Transocean Agrees to Pay $1.4 Billion in Gulf Oil Spill

By Banerjee, Neela | Pittsburgh Post-Gazette (Pittsburgh, PA), January 4, 2013 | Go to article overview

Transocean Agrees to Pay $1.4 Billion in Gulf Oil Spill


Banerjee, Neela, Pittsburgh Post-Gazette (Pittsburgh, PA)


WASHINGTON -- The offshore oil and gas drilling company Transocean has agreed to a $1.4 billion settlement with the Justice Department to resolve civil and criminal claims against the company for its role in the April 2010 Gulf of Mexico oil spill.

Transocean owned the Deepwater Horizon drilling rig leased by BP that exploded and sank after the Macondo well blew out, killing 11 workers and spewing nearly 5 million barrels of oil into the sea.

In a statement, Transocean said that as part of the settlement, a "subsidiary has agreed to plead guilty to one misdemeanor violation of the Clean Water Act (CWA) for negligent discharge of oil into the Gulf of Mexico and pay $1.4 billion in fines, recoveries and penalties, excluding interest."

Along with BP, Transocean was criticized repeatedly by various independent panels that reviewed the spill for its role in a highly dangerous deep-water drilling project that was marked by lax safety, poor communication and ad hoc decision-making. In November, BP agreed to pay a $4 billion criminal fine, the largest in U.S. history, and two of its employees were charged with manslaughter in connection with the deaths of the Deepwater Horizon workers.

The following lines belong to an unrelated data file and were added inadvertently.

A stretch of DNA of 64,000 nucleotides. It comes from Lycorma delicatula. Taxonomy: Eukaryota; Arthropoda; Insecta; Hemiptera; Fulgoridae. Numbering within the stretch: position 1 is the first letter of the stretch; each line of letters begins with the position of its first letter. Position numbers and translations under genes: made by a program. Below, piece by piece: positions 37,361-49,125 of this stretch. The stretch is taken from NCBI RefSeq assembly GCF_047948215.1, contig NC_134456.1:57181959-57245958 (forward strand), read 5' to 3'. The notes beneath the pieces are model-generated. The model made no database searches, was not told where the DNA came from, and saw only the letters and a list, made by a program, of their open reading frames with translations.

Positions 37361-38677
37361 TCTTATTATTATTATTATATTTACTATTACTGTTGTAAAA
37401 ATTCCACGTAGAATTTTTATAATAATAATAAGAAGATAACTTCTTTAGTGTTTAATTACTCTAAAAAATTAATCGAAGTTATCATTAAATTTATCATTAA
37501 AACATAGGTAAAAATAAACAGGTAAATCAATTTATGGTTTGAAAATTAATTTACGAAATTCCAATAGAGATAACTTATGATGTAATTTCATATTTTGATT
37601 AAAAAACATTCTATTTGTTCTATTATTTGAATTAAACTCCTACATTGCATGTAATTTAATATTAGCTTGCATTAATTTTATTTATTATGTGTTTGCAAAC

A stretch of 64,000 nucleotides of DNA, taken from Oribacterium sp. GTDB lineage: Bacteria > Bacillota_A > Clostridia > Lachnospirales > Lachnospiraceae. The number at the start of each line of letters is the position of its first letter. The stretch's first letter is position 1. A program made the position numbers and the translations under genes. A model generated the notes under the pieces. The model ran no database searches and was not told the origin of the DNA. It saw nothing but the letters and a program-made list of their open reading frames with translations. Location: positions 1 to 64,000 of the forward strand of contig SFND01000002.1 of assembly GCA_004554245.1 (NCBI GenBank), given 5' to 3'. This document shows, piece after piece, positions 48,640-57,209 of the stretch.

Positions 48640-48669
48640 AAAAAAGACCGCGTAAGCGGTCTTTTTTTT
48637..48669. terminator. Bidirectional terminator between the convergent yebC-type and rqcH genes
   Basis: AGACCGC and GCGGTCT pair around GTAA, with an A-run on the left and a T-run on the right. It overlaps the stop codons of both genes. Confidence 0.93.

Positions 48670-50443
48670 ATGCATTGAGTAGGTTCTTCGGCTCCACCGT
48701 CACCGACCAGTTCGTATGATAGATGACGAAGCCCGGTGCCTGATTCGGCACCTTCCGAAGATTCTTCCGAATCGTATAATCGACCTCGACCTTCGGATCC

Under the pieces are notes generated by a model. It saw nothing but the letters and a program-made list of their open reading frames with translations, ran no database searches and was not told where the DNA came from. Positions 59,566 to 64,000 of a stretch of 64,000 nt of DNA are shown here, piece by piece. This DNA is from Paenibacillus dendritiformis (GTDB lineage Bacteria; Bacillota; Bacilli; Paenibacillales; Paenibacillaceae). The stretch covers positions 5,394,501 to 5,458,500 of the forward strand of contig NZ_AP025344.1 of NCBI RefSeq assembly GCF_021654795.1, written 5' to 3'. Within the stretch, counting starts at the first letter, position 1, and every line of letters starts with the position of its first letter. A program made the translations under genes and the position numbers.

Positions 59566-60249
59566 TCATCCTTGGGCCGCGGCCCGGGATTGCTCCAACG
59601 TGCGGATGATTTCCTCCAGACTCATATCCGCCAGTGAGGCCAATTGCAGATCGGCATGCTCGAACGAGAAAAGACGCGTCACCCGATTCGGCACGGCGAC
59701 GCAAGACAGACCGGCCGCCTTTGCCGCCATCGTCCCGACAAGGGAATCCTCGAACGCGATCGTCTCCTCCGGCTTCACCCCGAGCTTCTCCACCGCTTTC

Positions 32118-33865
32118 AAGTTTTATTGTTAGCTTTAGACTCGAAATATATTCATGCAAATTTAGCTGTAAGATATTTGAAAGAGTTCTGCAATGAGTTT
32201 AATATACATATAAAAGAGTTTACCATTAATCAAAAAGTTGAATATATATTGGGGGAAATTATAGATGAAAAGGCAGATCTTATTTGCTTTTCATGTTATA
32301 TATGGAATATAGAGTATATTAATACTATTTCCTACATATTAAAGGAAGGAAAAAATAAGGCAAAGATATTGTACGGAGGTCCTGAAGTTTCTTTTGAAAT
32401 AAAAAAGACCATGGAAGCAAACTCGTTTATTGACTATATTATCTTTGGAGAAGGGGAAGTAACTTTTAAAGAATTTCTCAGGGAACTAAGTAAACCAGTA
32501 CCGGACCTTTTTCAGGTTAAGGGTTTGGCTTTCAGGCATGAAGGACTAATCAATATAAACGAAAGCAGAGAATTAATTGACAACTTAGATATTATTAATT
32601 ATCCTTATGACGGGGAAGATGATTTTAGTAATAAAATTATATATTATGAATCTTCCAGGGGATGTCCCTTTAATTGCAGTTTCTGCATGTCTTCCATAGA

The Transocean settlement concludes the Justice Department's criminal investigation of the Swiss-based company and resolves civil claims against it.

"This resolution of criminal allegations and civil claims against Transocean brings us one significant step closer to justice for the human, environmental and economic devastation wrought by the Deepwater Horizon disaster," said Attorney General Eric H. Holder Jr.

The $1 billion civil penalty is the largest civil environmental penalty to date, according to University of Michigan law professor David Uhlmann, a former chief of the Justice Department's environmental crimes section. …

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